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Tuesday, August 4 2015
Isaiah 47: What Happened To The Virgin Daughter Of Babylon?
"Come out of her, My people, that ye be not partakers of her sins, and that ye receive not of her plagues"
The English-language word "Eden" originated from the Hebrew word, pronounced ay-den, that meant pleasing, or delightful. It was first used to describe the area of the Tigris and Euphrates Rivers in which the Garden in Eden (see The Garden In Eden) was planted by the LORD (see The Identity Of The LORD God).
"2:7 And the LORD God formed man of the dust of the ground [see Dust In The Wind], and breathed into his nostrils the breath of life; and man became a living soul [see Leaving The Soul Behind].
While humans were put out of the Garden that the LORD planted in Eden (see Which Tree Will You Pick Fruit From?), humanity remained centered in Eden until the Flood of the time of Noah (see Why Did The Flood Happen?). Humanity thereafter began again, in Eden, where the first major cities of humanity were constructed (see The First Nations Of The New World). Among them also were the defiant and rebellious builders of the "tower of Babel." It was from then that the "virgin" Eden became known as Babylon the "whore."
Over and over, humanity began as the "virgin of Babylon," but then repeatedly made itself the historic and prophetic "whore of Babylon." The terms were consistently used by the prophets in referring to times past, as well as times yet future. Regardless of the time however, Babylon became more than just a physical place; it is a state of mind, for, or against, the Word of God. "Babylon" today can be anywhere.
"47:1 Come down, and sit in the dust, O virgin daughter of Babylon, sit on the ground: there is no throne, O daughter of the Chaldeans: for thou shalt no more be called tender and delicate." (Isaiah 47:1 KJV)
Isaiah's references to the "virgin daughter of Babylon" were also transcendent of his own time (see also The Time-Telescope View of Cyrus of Persia). The choice applied to all people, of all time.
"47:1 Come down, and sit in the dust, O virgin daughter of Babylon, sit on the ground: there is no throne, O daughter of the Chaldeans: for thou shalt no more be called tender and delicate. 47:2 Take the millstones, and grind meal: uncover thy locks, make bare the leg, uncover the thigh, pass over the rivers. 47:3 Thy nakedness shall be uncovered, yea, thy shame shall be seen: I will take vengeance, and I will not meet thee as a man.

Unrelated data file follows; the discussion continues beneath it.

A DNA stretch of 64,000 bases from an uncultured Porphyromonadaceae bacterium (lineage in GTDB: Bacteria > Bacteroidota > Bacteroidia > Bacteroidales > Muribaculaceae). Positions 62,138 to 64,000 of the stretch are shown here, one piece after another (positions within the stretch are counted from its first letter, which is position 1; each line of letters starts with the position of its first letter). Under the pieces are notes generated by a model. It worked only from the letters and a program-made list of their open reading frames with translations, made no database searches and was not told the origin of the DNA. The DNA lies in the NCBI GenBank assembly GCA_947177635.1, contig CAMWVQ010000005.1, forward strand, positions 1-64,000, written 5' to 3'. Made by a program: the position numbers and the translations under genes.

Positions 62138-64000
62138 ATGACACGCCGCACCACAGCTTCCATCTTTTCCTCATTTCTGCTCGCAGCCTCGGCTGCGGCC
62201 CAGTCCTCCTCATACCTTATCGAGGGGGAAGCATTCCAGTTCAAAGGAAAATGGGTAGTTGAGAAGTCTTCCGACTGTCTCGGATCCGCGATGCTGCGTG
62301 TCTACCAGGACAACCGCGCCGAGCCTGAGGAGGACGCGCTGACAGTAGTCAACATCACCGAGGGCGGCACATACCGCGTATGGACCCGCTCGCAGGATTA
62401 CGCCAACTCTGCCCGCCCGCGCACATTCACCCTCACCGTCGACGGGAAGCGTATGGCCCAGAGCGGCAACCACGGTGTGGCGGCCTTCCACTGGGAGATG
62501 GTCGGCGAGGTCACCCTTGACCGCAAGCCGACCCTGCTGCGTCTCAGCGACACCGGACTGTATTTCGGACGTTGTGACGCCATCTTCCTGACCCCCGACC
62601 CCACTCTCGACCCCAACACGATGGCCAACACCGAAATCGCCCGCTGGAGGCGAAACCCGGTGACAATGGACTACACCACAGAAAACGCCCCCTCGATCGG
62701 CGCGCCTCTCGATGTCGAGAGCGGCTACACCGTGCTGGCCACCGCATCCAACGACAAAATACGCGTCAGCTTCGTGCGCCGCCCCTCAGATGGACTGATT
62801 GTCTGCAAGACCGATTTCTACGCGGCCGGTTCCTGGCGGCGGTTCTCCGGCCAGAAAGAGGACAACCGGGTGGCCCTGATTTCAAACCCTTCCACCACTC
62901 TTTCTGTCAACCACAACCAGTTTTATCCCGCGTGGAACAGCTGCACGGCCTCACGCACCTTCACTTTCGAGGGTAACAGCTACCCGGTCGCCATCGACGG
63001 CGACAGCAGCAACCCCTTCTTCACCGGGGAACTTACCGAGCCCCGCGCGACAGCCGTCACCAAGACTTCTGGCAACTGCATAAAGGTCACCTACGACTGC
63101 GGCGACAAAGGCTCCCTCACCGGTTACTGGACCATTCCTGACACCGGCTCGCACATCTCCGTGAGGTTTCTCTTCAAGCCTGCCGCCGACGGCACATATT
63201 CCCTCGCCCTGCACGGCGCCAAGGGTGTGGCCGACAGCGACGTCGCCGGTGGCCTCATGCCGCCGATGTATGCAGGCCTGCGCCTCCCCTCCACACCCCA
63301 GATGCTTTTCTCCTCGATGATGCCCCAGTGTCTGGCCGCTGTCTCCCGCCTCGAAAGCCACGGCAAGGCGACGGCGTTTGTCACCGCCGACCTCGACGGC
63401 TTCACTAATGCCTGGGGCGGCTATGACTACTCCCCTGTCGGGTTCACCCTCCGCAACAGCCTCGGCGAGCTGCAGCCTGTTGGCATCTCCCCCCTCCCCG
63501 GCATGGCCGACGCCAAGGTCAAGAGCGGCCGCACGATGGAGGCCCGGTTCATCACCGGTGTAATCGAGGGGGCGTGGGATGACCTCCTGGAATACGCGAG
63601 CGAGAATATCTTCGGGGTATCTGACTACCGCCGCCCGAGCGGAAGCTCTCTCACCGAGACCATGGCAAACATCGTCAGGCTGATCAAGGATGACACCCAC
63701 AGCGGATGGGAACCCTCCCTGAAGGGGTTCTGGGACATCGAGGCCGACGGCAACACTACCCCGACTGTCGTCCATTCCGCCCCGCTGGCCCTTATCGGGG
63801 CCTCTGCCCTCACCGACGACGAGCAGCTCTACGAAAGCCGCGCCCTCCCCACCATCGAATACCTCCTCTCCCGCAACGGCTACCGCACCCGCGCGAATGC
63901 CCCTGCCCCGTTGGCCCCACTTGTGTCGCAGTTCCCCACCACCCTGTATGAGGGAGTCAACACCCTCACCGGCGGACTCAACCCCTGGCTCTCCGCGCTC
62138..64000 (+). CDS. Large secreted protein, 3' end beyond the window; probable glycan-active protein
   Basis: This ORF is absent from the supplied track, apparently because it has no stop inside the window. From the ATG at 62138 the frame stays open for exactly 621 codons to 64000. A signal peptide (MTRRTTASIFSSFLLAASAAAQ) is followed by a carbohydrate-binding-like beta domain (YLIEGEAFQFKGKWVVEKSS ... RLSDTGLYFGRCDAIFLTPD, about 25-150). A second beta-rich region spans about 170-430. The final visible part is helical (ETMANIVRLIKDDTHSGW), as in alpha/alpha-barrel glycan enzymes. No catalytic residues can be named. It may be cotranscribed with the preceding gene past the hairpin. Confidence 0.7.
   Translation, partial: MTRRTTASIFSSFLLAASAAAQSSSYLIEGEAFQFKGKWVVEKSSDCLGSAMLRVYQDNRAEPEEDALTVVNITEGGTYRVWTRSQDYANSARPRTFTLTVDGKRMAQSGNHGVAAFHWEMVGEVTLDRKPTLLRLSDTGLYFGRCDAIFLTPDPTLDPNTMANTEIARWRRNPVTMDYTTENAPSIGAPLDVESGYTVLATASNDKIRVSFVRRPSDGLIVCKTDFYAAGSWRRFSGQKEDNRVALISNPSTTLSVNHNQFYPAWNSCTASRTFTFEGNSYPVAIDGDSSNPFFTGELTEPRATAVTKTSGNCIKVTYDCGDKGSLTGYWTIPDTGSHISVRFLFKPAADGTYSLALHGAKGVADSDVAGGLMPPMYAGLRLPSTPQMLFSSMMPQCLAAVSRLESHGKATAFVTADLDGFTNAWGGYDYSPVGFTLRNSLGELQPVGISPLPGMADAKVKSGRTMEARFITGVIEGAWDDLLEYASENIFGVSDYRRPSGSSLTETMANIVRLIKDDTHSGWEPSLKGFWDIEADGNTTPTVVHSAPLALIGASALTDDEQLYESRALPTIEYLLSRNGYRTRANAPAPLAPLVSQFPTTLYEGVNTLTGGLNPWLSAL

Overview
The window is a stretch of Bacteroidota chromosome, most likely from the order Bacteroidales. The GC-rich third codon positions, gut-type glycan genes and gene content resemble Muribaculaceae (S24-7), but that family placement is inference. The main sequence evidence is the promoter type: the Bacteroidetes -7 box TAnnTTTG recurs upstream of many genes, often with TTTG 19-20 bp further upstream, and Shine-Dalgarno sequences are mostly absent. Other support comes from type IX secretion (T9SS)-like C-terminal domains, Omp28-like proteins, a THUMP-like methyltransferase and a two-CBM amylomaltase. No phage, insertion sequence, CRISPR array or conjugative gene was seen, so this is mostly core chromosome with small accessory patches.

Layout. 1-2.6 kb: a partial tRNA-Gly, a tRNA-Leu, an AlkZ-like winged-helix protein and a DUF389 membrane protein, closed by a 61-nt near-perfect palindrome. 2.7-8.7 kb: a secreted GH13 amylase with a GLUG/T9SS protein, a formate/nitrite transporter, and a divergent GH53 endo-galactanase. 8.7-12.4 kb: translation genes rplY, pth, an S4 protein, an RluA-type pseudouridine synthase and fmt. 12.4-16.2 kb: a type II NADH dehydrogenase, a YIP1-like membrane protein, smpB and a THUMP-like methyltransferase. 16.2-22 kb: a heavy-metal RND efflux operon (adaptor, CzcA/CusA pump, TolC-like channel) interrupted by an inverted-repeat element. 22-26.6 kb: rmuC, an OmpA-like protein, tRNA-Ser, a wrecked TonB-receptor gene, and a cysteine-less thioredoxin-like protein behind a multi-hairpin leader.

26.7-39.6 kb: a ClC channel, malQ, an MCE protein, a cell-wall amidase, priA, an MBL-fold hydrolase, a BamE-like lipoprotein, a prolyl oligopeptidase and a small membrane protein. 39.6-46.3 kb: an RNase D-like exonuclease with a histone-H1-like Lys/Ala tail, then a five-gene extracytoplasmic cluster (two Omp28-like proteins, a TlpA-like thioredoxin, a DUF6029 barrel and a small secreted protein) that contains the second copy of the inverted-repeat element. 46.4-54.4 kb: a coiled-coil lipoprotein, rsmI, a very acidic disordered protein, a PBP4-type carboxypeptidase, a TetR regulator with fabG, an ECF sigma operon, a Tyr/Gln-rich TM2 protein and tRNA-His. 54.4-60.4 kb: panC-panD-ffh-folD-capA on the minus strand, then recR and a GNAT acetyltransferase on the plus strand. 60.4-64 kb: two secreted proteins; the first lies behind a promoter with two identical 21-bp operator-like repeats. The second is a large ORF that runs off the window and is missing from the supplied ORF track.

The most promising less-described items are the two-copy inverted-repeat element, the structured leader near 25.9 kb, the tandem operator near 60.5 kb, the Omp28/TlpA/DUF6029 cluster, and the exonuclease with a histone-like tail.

This Day In History, August 4
70: Roman forces continued their siege of Jerusalem that resulted in the destruction of the city and the Temple (see What Did Jesus Christ Say About Those Stones? and A History Of Jerusalem: The Temple Of The LORD; also The Temple Vessel Prophecies Today).
1060: Henry I of France died and was succeeded by Philip I.
1265: King Henry III put down a revolt of English barons lead by Simon de Montfort.
1521: Pope Urban VII was born as Giambattista Castagna. He was elected Pope in September 1590, but died of malaria before his coronation.
1578: A crusade against the Moors of Morocco was routed at the Battle of Alcazar-el-Kebir (see also Constantine's Crusades In History And Prophecy).
1586: A plot to kill Queen Elizabeth I was discovered. Anthony Babington, supporter of Mary, Queen of Scots, planned to kill Elizabeth and her ministers and assume power with the aid of English Roman Catholics and Spanish soldiers. Babington and others were executed for high treason.
1704: During the War of the Spanish Succession, a joint Anglo-Dutch force attacked and captured Gibraltar.
1914: Germany invaded Belgium, causing Britain to declare war on Germany. By midnight of that day, 5 empires had entered the First World War: the Austro-Hungarian empire against Serbia; the German empire against France, Britain and Russia; the Russian empire against Germany and Austria-Hungary; the British and French empires against Germany. Many believed that the war would be "over by Christmas" (listen also to our Sermon The European World Wars).
1916: Denmark agreed to cede the Danish West Indies, including the Virgin Islands, to the United States for $25 million. The deal took effect the following March 31.
1927: The Peace Bridge between Canada and the U.S. was opened.
1944: After two years hiding in an Amsterdam back room, Anne Frank, her sister, her parents and four other Jews were discovered by the Gestapo (a German abbreviation for "The State Police"). The diary she kept was found after the war, published in over 30 languages and turned into a play and film.
1944: Royal Air Force pilot T. D. Dean became the first pilot to destroy a German V-1 "buzz bomb" (similar to a modern-day cruise missile) when he tipped the pilotless craft's wing, sending it off course.
1954: Britain's first supersonic fighter plane, the English Electric Lightning P-1, made its maiden flight.
1964: The U.S. warship Maddox reportedly clashed with North Vietnamese gunboats in the Gulf Of Tonkin, in North Vietnamese waters off the coast of North Vietnam, resulting in President Johnson ordering the first bombing of North Vietnam in the Vietnam civil war (Vietnam had been divided into north and south by colonial France in the 1950s). Later historians and investigators questioned whether the incident, and a similar reported incident later (called by some the "ghost" attack because there may have been no North Vietnamese coastal defense ships at all present the second time) actually happened, or whether it was merely a false or provoked excuse to begin bombing North Vietnam.
1997: The world's oldest person, Jeanne Calment, died aged 122 years and 164 days in Arles, France.